Adding Good Deeds to the Investment Equation
Monday, March 9, 2015
Every two years, the residents of Richmond, Calif., a city long known for some of the highest rates of violence in the United States, gather to discuss its priorities. For years, the No. 1 concern was crime.
But things have started to look up in Richmond, a city of about 100,000 people in the midst of Bay Area opulence. At the most recent meeting, Richmond residents were more concerned about blight. An obvious — and seemingly fixable — example was the city’s 800 or so abandoned homes, which cost it thousands of dollars a year to maintain in their dilapidated state.
Enter a twist on social impact bonds.
Typically, social impact bonds are contracts, not bonds as investors think of them. If the group receiving the proceeds can improve a certain social condition, the investors are paid back with some interest; if it fails, the investors lose. The bonds have been used to reduce recidivism rates for criminals released from prison and to reduce teenage pregnancy rates.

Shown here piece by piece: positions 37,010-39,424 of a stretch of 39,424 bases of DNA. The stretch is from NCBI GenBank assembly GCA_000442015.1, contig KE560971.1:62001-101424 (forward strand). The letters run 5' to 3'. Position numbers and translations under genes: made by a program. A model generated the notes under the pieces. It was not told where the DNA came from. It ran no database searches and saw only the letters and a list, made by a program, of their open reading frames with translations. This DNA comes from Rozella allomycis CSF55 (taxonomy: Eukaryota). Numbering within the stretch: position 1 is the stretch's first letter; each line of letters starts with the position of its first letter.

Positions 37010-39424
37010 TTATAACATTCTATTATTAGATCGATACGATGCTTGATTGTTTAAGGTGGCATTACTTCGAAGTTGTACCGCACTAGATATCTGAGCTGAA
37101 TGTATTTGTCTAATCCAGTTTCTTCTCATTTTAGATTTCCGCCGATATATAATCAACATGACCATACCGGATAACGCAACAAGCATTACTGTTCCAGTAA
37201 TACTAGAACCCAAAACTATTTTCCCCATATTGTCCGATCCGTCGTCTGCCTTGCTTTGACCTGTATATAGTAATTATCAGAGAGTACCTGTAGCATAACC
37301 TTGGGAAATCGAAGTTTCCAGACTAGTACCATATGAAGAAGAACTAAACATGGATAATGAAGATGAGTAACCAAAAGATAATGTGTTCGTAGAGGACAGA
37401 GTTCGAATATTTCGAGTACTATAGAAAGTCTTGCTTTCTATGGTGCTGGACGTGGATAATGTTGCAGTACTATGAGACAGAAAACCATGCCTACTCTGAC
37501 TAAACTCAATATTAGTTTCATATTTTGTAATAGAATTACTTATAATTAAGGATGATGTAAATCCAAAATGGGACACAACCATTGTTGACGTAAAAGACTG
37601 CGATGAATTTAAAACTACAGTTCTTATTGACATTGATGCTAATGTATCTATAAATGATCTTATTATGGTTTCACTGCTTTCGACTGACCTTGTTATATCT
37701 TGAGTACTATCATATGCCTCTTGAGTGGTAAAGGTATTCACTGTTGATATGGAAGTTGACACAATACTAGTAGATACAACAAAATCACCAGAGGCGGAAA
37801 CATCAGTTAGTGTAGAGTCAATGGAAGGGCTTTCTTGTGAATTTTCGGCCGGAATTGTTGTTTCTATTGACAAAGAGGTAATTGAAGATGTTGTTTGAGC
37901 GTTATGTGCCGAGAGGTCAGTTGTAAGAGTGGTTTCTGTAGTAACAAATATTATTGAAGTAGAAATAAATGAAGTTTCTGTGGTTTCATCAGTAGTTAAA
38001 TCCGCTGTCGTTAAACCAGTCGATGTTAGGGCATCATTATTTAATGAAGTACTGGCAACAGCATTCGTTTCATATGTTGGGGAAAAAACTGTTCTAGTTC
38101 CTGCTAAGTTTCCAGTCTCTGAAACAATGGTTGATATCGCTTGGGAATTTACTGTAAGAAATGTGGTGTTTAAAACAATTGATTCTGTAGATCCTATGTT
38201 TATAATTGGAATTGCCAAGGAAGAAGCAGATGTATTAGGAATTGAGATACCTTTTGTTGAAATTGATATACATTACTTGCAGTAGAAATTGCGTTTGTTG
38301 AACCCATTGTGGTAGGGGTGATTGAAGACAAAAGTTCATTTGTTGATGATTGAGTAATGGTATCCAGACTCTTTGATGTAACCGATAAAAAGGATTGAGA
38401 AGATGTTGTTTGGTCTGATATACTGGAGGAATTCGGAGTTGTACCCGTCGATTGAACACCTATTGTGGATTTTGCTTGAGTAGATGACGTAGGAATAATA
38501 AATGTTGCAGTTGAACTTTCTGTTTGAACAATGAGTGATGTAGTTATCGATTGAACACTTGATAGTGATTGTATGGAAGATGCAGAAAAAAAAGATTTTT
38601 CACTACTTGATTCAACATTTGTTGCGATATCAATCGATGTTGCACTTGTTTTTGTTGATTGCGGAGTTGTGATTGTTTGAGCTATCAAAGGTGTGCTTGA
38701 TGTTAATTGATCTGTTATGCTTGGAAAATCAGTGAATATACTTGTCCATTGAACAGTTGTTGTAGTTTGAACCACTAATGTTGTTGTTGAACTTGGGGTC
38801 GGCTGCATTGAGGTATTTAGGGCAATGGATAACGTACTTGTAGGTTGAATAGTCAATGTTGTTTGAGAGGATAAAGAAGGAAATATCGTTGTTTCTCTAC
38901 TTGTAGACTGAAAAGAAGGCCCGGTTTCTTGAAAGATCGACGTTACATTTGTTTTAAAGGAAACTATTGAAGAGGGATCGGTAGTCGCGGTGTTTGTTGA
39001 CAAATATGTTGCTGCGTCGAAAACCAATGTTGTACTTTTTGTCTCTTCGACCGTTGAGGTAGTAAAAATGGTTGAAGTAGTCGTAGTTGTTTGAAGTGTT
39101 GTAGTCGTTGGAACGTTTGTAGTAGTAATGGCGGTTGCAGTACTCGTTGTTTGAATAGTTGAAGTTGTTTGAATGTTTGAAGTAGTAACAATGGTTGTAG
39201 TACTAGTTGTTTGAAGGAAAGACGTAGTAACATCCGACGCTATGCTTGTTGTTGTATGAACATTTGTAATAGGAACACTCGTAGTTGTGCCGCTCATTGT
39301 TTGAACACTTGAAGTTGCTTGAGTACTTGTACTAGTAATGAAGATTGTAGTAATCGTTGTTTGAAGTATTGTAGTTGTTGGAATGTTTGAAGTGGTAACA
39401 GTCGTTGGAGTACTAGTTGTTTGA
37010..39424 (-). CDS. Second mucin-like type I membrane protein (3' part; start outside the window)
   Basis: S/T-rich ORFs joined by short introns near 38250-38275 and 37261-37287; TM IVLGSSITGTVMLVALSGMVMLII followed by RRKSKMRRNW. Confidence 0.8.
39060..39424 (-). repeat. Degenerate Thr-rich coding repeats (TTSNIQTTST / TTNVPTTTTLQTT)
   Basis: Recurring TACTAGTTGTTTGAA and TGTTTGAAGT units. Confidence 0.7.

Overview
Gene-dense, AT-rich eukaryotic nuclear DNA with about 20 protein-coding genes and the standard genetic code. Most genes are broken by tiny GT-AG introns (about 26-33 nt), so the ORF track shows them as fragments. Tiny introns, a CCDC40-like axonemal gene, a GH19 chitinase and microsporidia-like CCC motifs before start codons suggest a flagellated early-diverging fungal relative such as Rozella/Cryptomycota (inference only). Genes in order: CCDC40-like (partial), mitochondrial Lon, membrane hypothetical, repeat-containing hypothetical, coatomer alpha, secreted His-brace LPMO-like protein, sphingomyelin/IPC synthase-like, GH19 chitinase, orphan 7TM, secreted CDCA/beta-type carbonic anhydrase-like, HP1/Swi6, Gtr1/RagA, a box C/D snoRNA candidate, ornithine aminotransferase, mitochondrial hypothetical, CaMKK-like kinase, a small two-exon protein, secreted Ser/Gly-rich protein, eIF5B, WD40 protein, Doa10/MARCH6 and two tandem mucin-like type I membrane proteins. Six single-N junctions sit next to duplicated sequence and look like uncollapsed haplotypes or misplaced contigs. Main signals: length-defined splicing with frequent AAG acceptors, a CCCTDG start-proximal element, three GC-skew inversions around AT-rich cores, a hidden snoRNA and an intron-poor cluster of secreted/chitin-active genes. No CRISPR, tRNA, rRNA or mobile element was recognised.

Jim Becker, president and chief executive of the Richmond Community Foundation, said he had found a way for the city to sell social impact bonds to raise money that the community foundation could use to buy the homes. Local workers would rehabilitate the homes, which would then be sold to people through first-time home buyer programs.
A sale of $3 million in bonds is expected this month, pending final approval by the Richmond City Council. That would pay for the rehabilitation of 20 properties a year over five years. And Mr. Becker believes there is investor interest for another $3 million.